Seven things to know about Tyler Herro’s high school days in

With his 37-point performance in Game 4 of the Eastern Conference Finals, Miami’s Tyler Herro has continued his meteoric basketball ascent, and the Heat will again square off with Boston on Friday, one win from the NBA Finals.

Herro, who spent one year at the University of Kentucky, is just two years removed from his final days at Whitnall High School in Wisconsin. Herro’s teammate, Jimmy Butler, managed to don a Whitnall Falcons jersey at practice in honor of Herro’s handiwork.

If hoops fans weren’t familiar with Herro during his prep days, this is what you missed.

He’s from a Milwaukee suburb


Herro was 11 years old when Butler was finishing his career at Marquette University, mere miles from Herro’s future high school.

Whitnall High School is in Greenfield, Wisconsin, a suburb just southwest of the Milwaukee city limits. The school encompasses part of suburbs Greenfield and Franklin and all of Hales Corners; it’s smaller than nearby Greenfield High School and Franklin High School.

Whitnall has usually been competitive but wasn’t a frequent visitor to the state tournament (trips in 1986, 1988 and 2004) before Herro’s arrival.

He cleared 2,000 career points despite an injury

Herro played only 13 games in his junior season after a knee injury, but that didn’t prevent him from scoring 2,036 career points, reaching a 2,000-point threshold that’s been achieved by only 42 players in state history.

He averaged a ridiculous 32.9 points per game as a senior.

Herro also missed time early in his senior year with a calf injury.

He’s recognized as the guy who de-committed from Wisconsin

Former Whitnall High School standout Tyler Herro was picked at No. 13 in the NBA draft by the Miami Heat.

Fair or unfair, a big part of Herro’s story in Wisconsin is his decision to commit to the University of Wisconsin, then change his mind and ultimately commit to John Calipari at Kentucky.

Herro committed to UW in September 2016 and de-committed in October 2017 as a senior.

While plenty of UW fans have hard feelings on the topic, the results are undeniable from the perspective of Herro’s development. He flourished in one season at Kentucky and wound up taken No. 13 overall in the NBA Draft.

RELATED:Former Badgers commit Tyler Herro criticizes Wisconsin’s system in wake of Kobe King’s departure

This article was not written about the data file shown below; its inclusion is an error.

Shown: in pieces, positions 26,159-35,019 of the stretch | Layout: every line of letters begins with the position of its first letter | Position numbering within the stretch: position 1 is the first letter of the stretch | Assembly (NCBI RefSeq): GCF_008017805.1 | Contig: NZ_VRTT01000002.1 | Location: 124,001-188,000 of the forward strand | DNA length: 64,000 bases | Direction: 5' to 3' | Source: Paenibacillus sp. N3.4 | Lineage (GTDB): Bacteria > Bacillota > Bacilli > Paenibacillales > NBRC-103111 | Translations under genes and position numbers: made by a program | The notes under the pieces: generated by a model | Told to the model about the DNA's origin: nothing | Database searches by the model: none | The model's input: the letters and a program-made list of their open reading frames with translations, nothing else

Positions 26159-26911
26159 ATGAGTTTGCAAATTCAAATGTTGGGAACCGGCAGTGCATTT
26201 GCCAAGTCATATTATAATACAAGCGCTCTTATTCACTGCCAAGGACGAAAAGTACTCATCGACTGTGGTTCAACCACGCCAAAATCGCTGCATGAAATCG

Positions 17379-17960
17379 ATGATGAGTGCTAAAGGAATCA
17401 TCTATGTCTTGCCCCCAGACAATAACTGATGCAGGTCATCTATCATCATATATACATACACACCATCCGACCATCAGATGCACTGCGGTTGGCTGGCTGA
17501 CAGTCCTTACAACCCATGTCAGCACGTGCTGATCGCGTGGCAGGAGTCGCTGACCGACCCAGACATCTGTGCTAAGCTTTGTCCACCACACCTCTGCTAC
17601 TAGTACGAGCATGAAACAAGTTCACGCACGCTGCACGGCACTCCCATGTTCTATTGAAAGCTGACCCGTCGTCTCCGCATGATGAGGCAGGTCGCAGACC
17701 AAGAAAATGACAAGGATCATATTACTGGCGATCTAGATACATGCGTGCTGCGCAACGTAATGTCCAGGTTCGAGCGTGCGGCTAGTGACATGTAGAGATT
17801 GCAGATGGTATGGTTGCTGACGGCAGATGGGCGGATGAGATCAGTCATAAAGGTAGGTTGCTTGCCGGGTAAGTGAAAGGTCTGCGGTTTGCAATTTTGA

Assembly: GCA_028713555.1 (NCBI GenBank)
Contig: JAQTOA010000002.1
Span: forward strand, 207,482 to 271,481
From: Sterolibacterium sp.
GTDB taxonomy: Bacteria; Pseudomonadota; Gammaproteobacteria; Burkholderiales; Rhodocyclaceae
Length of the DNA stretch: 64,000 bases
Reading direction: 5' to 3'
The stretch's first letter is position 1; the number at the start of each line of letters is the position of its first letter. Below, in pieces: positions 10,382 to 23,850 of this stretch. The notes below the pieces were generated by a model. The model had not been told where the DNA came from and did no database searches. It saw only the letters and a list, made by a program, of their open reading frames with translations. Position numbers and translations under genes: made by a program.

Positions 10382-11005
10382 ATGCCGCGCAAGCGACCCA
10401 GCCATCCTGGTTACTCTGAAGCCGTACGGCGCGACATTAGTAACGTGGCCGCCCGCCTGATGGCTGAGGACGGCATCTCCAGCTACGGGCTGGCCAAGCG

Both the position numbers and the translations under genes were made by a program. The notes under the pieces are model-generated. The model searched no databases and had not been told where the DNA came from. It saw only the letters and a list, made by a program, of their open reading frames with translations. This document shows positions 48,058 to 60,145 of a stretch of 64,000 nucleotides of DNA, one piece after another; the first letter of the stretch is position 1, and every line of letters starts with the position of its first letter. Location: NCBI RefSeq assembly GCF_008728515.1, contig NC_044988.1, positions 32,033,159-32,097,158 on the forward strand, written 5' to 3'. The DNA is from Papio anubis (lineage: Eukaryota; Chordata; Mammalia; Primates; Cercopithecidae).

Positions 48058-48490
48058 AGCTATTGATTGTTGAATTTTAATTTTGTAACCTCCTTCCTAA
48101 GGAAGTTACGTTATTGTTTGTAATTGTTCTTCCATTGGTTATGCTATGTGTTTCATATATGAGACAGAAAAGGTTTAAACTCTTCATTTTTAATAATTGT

Herro played in one state tournament


As a sophomore, Herro led the Falcons to the WIAA Division 2 state tournament at the Kohl Center in Madison, and his team fell just short against Waunakee, the No. 1 team in the state, 62-59 in the semifinals.

Herro’s contested 3-pointer from the left wing just before the buzzer was no good. Waunakee went on to lose the title game to Kaukauna (we’ll mention that school again later).

Herro didn’t have a chance as a junior when the injury wiped out the second half of the season, and he was kept from the tourney in a thriller of a sectional game as a senior.

J.J. Watt’s alma mater was a thorn in his side


Herro played in the same conference as Pewaukee, the school that produced NFL standouts J.J., Derek and T.J. Watt (who, by the way, will all suit up on the same field Sunday when the Texans visit the Steelers).

The Pirates and Whitnall routinely battled for Woodland Conference supremacy. In Herro’s spectacular senior year, the Falcons beat Pewaukee in the league title game, 75-72, but PHS topped Whitnall in the postseason’s sectional semifinal (two games away from state) in a 60-59 epic.

The showdown, which featured Pewaukee big man Grant Basile (now playing at Wright State), sold out a fieldhouse in nearby New Berlin more than an hour before tip-off (and the game was relocated to a bigger venue with 48-hours notice). Basile incurred a serious ankle injury late but stayed on the court to score the winning basket.

In Herro’s freshman year, it was a 52-39 loss to Pewaukee in the regional (early rounds of the tournament) that ended the season. Whitnall got its revenge when it downed Pewaukee in Herro’s sophomore year en route to state. That was an inverse of his senior year; Pewaukee won the regular-season battle and handed Whitnall one of its five losses that year.

He didn’t win Mr. Basketball, and neither did a player who might get drafted even higher than Herro

It wasn’t without some controversy, but Wisconsin Mr. Basketball in 2018 went to Jordan McCabe, a dynamic guard from Kaukuana who led his team to two state titles during his career and posted eye-popping statistics of his own.

Not only did Herro miss out on the award, but so did Tyrese Haliburton, a player from an Oshkosh North squad that played in the same conference as McCabe.

Haliburton went on to play at Iowa State, and he’s declared for the NBA Draft after his sophomore season. Many mock drafts see Haliburton as a top-10 pick, perhaps even better than the No. 13 slot where the Heat took Herro.

RELATED:Ranking the most intriguing franchises for Tyrese Haliburton ahead of NBA Draft lottery

He got to meet Kareem

Tyler Herro meets Kareem Abdul-Jabbar at the 2018 Milwaukee High School Sports Awards.

Herro may not have been Mr. Basketball, but he was the Milwaukee high school player of the year, and that meant he got to briefly meet the speaker at the awards event, all-time NBA scoring leader Kareem Abdul-Jabbar. Check out the specs!

VIDEO:On the red carpet at the 2018 Journal Sentinel High School Sports Awards

JR Radcliffe can be reached at (262) 361-9141 or [email protected]. Follow him on Twitter at @JRRadcliffe.

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